Free Student-Run Medical Clinic in Tijuana


The clinic sits on a busy street, just blocks
away from the U.S. Mexico border. Me llamo Amy, y estabo trabajando en este
projecto Inside the building, fourth-year UCSD medical
student Amy Eppstein greets her counterparts from UABC, the medical school in Tijuana. This clinic is Eppstein’s baby. I’ve always been very interested in global
health and underserved medicine and that’s a large reason I decided to go into medicine.
And so my first year of medical school, I came down to Tijuana with a group from a different
medical school, and that gave me the idea to start something at UCSD that would allow
UCSD medical students to also get more involved with health in the border region. Every Saturday, students from UCSD and UABC
work at the clinic. Doctors from both schools supervise them. It’s all part of a class
called Health Frontiers in Tijuana. Mexican health officials say the clinic offers
a great learning experience for students on both sides of the border. But above all, the most valuable thing about
the program is that we’re providing services to a group of people that need it the most. The clinic is located on the periphery of
Tijuana’s red light district, called La Zona Norte. In this neighborhood, there are
a lot of drug addicts, sex workers, homeless people, and even people who live in the irrigation
canal. But people who live in other parts of town
come to the clinic, too. I was passing by, and I saw that the clinic
offered free care. The main health clinic in town is closed. So, I came here once, and
this is my second visit. Gonzales tells the students she’s been suffering
from terrible headaches for about a month and a half. She’s hasn’t been able to
get any relief. After Gonzales’ exam, Eppstein consults
with one of the supervising doctors on how best to treat her. Hopefully, you know, this program will sensible-ize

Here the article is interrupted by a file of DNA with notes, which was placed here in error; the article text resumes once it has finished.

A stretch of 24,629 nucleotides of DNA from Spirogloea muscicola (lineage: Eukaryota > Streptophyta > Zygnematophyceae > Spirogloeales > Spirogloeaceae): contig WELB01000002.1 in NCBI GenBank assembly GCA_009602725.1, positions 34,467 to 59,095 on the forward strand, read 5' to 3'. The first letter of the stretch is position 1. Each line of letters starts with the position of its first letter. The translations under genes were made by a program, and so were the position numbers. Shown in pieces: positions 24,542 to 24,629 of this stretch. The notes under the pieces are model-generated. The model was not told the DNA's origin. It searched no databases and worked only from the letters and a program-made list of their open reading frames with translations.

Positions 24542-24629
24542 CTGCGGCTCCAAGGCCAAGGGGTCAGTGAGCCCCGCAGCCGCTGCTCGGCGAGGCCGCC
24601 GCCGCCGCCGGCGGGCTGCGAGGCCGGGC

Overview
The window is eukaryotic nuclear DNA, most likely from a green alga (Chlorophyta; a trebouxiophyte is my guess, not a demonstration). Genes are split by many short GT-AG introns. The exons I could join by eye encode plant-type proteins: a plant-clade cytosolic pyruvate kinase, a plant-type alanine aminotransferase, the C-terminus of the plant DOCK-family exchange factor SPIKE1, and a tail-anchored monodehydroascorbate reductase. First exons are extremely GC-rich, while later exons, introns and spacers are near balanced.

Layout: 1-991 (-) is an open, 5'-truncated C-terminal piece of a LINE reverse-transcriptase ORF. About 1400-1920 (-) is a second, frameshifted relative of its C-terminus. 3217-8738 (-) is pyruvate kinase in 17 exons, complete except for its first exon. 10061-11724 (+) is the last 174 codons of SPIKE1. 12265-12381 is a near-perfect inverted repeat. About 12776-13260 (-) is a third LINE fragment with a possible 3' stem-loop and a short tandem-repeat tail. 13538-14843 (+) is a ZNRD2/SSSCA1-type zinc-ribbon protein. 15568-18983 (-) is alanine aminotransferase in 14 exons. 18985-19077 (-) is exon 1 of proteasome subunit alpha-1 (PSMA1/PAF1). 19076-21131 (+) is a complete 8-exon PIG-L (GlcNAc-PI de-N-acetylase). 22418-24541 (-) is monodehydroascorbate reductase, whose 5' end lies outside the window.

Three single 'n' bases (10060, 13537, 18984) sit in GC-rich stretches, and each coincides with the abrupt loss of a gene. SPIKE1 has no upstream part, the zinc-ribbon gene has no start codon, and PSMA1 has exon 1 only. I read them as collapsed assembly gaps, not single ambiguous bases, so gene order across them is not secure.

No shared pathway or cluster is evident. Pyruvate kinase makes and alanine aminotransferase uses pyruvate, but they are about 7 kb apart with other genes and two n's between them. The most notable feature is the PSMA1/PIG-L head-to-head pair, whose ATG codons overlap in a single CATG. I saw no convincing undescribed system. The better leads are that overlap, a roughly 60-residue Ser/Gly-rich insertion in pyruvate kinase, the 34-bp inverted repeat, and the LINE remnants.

students, or future physicians, to work with this population, to work with their counterparts,
in Mexico, and to address and communicate better between clinicians, and to better address
health issues of this border populations. Amy Eppstein says after years of planning,
it’s rewarding to see the clinic up and running. And I’m so excited to see the students from
UABC and from UCSD working together, see that 90 to 100 patients have been seen in about
one or two months, and I’m very excited to see where it will go in the future, as
well.

5 thoughts on “Free Student-Run Medical Clinic in Tijuana

  1. nice – but medical care is already cheap and plentiful in TJ. It's the USA that is in need of free or affordable medical care more than any other country I've ever been to. Bring some of those Baja Calif student doctors this way.

  2. @espirates2 How else do doctors actually practice medicine? Surgeons in the US have students sitting in and even helping them out. They'll never tell you this though especially if a mistake was made. This at least lets patients know what they're getting themselves into and guess what, it's free. 

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